Since Eternal Press has released the book with all of these mistakes (and claims that my assertions that these errors constitute a breach of contract is a hysterical over-reaction) and continues, repeatedly, to refuse to fix the book, I now have no choice but to file for an injunction to stop distribution of the book and file suit for breach of contract. This is a long, expensive, time-consuming process. I’m annoyed I have to do this.
But you know what annoys me even more?
The publisher’s lack of professionalism and ruining of a perfectly good working relationship. Up until now, I had been very happy with Eternal Press. It turns out, however, that EP has much in common with the girl with the curl in the middle of her forehead: when it’s good, it’s very good, and when it’s bad, it’s horrid. Unfortunately, I can no longer recommend Eternal Press as a publisher based on this experience, which I’m sad to say, is apparently not an isolated incident (see this from Tim Marquitz and this from Mark Ward Hall).
You know what else annoys me? That Eternal Press doesn’t care enough about its authors (or its readers) to want to keep them happy. I’m unhappy about the final quality of my book. It wouldn’t take that much effort for EP to fix the book. If for some insane reason that wasn’t possible, then their next question should be “what can we do to make this better?” That’s customer service. That’s professionalism. That’s good business. However, EP’s attitude—not just to me but to EVERY author who has been in this same exact position—and there are quite a few—has been basically “go screw yourself.” Complaints such as mine are labeled whiny, hysterical, and “emotional” (oh yes she did!). A gross over-reaction by overly sensitive, high-strung artistic types. In fact, EP is so sick of so many whiny, demanding authors, they have now declared they will no longer provide their authors with a final proof copy because too many of us are “abusing” it, by asking for “rewrites” at the nth hour. Since when is wanting an error free book that says what I meant it to say being “emotional” or demanding? Since when is asking for glaring grammatical and formatting mistakes to be fixed asking for a major “rewrite”?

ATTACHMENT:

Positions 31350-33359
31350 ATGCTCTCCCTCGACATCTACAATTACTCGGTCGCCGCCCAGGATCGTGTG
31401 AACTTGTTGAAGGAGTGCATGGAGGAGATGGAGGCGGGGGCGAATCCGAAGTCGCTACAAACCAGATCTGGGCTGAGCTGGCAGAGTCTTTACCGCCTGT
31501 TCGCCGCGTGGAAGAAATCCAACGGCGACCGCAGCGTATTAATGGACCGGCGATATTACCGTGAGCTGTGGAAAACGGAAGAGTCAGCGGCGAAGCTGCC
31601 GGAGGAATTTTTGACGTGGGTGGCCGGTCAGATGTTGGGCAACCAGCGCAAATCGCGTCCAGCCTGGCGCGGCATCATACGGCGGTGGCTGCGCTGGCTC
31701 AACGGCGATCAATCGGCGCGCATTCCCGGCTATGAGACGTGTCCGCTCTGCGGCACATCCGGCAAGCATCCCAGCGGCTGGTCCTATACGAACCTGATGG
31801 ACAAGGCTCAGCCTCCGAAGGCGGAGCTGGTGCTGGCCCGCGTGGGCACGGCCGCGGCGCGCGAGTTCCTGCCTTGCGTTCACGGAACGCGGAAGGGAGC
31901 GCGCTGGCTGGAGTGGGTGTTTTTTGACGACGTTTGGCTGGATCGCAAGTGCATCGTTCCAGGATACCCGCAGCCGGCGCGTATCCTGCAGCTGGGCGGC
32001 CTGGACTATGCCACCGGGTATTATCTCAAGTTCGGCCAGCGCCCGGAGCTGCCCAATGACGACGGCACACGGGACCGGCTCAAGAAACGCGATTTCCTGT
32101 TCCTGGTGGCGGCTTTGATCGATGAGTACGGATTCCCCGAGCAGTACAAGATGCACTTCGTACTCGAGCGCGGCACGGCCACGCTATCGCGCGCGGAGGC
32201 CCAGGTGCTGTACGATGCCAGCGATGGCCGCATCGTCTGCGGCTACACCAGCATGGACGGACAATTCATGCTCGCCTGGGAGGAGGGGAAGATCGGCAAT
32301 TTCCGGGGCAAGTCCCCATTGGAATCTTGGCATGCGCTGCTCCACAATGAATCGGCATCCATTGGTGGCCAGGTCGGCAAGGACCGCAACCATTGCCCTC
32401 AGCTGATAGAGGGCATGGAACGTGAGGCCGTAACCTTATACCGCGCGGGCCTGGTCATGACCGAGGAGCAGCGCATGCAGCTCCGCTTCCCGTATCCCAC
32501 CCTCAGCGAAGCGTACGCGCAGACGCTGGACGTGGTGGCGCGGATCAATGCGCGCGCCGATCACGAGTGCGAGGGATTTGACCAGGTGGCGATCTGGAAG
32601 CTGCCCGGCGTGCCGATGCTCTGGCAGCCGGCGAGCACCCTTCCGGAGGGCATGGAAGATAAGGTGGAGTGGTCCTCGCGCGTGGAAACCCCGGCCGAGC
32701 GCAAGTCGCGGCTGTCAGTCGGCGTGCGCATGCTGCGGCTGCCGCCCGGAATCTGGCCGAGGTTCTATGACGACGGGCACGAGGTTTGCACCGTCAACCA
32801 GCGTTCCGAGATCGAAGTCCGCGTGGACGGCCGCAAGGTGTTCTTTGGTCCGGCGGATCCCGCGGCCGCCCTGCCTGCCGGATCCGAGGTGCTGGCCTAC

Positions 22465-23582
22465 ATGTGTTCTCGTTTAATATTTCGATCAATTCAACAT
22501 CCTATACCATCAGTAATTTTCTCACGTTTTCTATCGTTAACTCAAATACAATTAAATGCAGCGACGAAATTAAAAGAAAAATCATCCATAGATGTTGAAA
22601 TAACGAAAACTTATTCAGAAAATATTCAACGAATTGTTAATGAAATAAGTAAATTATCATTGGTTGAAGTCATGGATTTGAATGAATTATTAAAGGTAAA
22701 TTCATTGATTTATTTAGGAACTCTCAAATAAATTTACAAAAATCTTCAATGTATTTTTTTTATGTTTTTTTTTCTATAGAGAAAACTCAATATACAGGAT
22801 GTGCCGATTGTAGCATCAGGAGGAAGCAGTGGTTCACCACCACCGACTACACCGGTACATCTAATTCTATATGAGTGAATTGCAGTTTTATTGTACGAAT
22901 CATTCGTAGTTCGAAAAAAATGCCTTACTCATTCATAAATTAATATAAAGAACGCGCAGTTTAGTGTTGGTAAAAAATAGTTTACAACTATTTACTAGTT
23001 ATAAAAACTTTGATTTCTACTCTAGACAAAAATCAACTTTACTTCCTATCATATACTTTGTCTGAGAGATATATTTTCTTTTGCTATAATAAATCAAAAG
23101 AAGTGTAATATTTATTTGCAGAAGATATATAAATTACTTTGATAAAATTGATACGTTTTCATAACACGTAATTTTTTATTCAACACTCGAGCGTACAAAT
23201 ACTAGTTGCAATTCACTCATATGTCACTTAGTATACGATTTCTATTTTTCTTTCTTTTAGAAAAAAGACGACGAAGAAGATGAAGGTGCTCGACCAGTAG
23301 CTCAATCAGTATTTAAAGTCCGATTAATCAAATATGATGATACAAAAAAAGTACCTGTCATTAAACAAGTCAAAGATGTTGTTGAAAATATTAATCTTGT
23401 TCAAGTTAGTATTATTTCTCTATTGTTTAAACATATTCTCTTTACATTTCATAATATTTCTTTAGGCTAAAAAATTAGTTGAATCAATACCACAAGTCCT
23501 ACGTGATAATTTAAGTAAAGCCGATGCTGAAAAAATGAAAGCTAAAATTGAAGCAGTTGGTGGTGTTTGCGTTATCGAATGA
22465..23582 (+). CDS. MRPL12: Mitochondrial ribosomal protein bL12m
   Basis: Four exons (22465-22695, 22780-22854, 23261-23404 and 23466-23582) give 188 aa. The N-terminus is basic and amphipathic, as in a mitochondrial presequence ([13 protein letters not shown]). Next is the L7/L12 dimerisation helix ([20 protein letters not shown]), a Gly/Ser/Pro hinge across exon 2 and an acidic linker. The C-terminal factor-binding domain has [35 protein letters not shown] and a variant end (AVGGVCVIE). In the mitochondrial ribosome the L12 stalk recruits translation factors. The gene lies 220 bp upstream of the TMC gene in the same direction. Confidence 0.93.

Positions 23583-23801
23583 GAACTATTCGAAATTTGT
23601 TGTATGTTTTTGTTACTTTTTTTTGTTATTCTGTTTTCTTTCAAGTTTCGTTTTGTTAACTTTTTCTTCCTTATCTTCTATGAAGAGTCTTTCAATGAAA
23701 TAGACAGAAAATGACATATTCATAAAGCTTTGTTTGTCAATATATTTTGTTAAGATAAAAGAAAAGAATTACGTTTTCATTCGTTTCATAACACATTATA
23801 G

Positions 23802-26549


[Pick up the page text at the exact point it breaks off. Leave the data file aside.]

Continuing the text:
You know the third thing that annoys me? Being told to sit down and be quiet. No, I won’t be quiet. No, I will not give up my right to discuss things that are about ME, that are happening to ME, that involve MY life, my work, my well-being, my health, and my welfare. No, I absolutely won’t. I have never seen such a thick veil of secrecy as the one that exists in the publishing world. Authors subtlety and overtly intimidated into keeping quiet, for fear they will hurt their careers or reputations, that they will be “black listed” within the industry, that agents or publishers won’t want to work with them if they make a stink about abusive or shady practices. Bullshit! I especially like the part where the publisher said I was hurting my reputation more than I was hurting theirs (by speaking out). Gee, thanks for the concern about my reputation; really, I’m touched. However, having a book that makes me look like an illiterate git out in the world is a lot more damaging to my reputation than sharing a few basic facts about an ongoing dispute with the publisher, so, thanks, anyway, but I think I’ll continue to talk about this situation to my heart’s content.
So, that’s the situation. Thank you all for your ongoing support--I can't tell you how much it means. I’ll keep you apprised as things develop, though this situation is probably not going to be resolved quickly.